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David Mazzucchelli's Daredevil: Born Again: Artist's Edition
posted June 27, 2012
David Mazzucchelli, Frank Miller
IDW, hardcover, 200 pages, June 2012, $125
One of the things that's slightly heartbreaking about editor Scott Dunbier's line of color-scanned original-art-page books is that the results tend to be so pretty that they make you despair a bit for the routine way that comics art gets assembled and presented. Don't get me wrong. It's not really a fair fight. I think the primary way these books are enjoyed is how they both encompass the original presentation and
allow for a kind of understood commentary on how the book was made. You can both read Born Again
one more time and stare at Mazzucchelli's artistic achievements here, sometimes within seconds of one another, maybe (if it's possible) at the same time. And yet there's something about just
reading the comics here and with the Simonson
book and with the Dave Stevens edition that makes me think we might be doing it a bit wrong with the more standard presentations. There's no reason one shouldn't be distracted by noticing how Mazzucchelli, say, used white highlights to seize the eye and hold it steady for a moment in the midst of an otherwise steady narrative progression, and yet somehow it feels like a choice rather than a requirement. Maybe comics could use more, not less, of the invisible part of the medium.
The story in Daredevil: Born Again
is better than I remember it -- maybe "more effective" is the way to phrase that. Divesting a superhero of the protections afforded him by having a secret identity means this comic breaks with Silver Age traditions more thoroughly than other books of its time. Miller and Mazzucchelli effectively the physical implications of the threat carried out against Daredevil with the psychological ones that rip at his self-conception. It's broad strokes, sure, but the idea of running around beating people up via the permission of wearing a costume may not demand an intricate exploration of masculinity issues in the first place. That doesn't mean it can't be effective or clever. Or affecting. There's a reason why this particular plot line has repeated itself maybe a dozen times in the various Marvel books a quarter century after this best use: it's potent.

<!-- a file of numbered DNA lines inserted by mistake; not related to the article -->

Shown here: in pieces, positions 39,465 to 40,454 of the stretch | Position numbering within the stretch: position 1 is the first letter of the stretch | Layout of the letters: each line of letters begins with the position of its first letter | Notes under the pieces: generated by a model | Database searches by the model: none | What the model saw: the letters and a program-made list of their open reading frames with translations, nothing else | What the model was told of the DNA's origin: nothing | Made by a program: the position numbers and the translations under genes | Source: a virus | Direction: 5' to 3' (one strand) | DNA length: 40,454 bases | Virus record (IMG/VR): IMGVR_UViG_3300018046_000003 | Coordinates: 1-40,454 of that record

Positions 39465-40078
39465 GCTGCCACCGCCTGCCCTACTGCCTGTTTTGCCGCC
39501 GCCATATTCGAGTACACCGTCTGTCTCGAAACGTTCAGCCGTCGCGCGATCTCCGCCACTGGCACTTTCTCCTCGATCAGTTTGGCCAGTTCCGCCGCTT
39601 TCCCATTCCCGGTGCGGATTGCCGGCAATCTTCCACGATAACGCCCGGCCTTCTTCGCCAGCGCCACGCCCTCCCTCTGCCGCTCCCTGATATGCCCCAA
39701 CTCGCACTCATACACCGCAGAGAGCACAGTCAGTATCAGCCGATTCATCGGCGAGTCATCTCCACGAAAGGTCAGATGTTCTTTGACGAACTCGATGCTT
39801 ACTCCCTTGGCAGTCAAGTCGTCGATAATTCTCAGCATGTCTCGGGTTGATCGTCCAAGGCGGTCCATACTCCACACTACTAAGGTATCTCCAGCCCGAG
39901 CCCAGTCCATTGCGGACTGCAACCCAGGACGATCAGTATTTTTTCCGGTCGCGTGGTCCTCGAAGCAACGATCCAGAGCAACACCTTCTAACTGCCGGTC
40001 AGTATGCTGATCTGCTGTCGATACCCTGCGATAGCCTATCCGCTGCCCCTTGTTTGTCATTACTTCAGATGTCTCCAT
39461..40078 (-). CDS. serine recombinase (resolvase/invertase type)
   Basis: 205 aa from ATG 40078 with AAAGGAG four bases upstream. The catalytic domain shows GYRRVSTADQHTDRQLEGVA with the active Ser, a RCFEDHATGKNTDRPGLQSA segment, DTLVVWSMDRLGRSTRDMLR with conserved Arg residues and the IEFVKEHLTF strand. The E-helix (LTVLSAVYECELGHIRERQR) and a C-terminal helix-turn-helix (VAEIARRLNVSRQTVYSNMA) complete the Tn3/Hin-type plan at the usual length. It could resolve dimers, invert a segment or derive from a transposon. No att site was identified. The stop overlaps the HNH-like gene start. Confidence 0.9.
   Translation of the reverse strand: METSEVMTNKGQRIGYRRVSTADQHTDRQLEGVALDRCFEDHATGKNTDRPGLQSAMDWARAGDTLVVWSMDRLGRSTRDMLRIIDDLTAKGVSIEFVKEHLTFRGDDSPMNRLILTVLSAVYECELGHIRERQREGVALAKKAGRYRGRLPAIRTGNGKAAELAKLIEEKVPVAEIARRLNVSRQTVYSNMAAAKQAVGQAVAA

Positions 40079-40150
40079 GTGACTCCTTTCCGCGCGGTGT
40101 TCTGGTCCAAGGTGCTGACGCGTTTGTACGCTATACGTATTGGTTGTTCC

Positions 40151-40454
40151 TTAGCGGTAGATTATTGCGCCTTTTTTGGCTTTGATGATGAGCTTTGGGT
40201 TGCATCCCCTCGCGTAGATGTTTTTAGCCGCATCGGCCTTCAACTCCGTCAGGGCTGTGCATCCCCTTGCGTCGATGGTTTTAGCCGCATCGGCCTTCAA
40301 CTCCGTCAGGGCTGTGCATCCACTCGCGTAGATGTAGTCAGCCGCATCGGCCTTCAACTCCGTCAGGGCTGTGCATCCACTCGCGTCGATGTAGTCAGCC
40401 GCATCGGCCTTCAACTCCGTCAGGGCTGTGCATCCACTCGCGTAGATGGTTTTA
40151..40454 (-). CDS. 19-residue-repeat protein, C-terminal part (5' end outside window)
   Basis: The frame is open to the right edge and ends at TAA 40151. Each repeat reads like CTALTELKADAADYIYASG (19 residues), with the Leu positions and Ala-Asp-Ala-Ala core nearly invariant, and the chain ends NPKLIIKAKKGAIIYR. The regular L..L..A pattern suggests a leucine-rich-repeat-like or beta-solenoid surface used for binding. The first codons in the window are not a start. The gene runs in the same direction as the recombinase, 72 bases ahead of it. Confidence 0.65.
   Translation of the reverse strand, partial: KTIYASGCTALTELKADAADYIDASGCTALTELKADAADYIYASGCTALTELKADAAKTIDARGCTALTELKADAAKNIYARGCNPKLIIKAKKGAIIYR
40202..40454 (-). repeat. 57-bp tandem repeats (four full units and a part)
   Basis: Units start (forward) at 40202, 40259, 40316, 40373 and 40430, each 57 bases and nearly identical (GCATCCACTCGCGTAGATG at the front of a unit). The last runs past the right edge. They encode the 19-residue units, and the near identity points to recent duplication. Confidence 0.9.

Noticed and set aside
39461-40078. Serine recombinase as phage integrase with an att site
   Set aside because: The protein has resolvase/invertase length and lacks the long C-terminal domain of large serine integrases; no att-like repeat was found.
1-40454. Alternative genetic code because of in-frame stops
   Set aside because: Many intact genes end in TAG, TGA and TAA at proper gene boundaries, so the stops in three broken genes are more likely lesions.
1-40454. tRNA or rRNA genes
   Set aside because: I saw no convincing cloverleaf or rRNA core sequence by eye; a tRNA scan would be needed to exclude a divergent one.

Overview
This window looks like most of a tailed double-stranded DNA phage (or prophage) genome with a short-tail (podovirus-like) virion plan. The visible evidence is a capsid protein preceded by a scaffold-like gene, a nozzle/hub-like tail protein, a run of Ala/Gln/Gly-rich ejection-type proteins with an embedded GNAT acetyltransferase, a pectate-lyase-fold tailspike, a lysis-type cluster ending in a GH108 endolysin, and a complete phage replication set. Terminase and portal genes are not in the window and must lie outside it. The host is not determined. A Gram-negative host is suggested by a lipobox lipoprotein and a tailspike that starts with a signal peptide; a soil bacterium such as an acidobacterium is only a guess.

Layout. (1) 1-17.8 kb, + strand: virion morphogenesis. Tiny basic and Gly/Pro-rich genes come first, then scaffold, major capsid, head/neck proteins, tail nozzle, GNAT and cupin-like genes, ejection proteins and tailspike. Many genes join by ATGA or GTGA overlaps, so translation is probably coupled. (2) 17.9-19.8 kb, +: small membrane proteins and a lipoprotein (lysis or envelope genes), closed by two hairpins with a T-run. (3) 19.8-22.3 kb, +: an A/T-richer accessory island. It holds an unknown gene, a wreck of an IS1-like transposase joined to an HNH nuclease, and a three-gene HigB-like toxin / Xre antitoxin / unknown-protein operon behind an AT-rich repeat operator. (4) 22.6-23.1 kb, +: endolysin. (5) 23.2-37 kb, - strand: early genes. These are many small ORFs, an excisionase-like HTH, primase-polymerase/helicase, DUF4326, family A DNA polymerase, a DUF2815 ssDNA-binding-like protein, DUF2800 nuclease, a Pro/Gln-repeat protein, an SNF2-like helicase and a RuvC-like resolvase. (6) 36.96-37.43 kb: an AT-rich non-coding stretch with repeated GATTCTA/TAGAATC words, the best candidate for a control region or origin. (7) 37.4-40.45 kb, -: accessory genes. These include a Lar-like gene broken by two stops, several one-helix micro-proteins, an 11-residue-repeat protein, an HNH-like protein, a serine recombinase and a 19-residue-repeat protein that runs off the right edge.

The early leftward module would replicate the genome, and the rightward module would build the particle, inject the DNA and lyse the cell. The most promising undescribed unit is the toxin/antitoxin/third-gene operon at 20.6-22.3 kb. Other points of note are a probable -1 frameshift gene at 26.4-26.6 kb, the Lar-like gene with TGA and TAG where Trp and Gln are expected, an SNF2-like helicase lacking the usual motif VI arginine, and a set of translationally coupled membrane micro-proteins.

Spending a paragraph on anything other than appreciation for Mazzucchelli's virtuoso display of craftsman's pride, a performance that practically wears a badge on every page, may seem like time wasted. My problem is I'm not sure where to go with that other than a kind of deference to the thoughtfulness of the major sequences and the meticulous application of craft solutions here. Can you slow clap a comic book? I'm not sure there's much to say about the art that just looking at the damn book won't communicate in more extravagant ways. Mazzucchelli uses black to stop the eye, light and shadow to indicate moral compromise, big panels to stop the action, blacks to slow it down, bigger margins to mark scene changes. I'm sure he does a lot of stuff on the other 198 pages I didn't just look at right now. Kudos to IDW for answering in its own way some of the great funnybook-reading questions of our time. Are we better off focusing attention and money on the few great examples of pulp comics out there or on the best of whatever is appearing this week? Can great art and smart execution elevate straightforward explorations of genre? Are the better examples of superhero comics worth revisiting? This is a book that will ruin you for a lot of other comics, but don't hold that against it.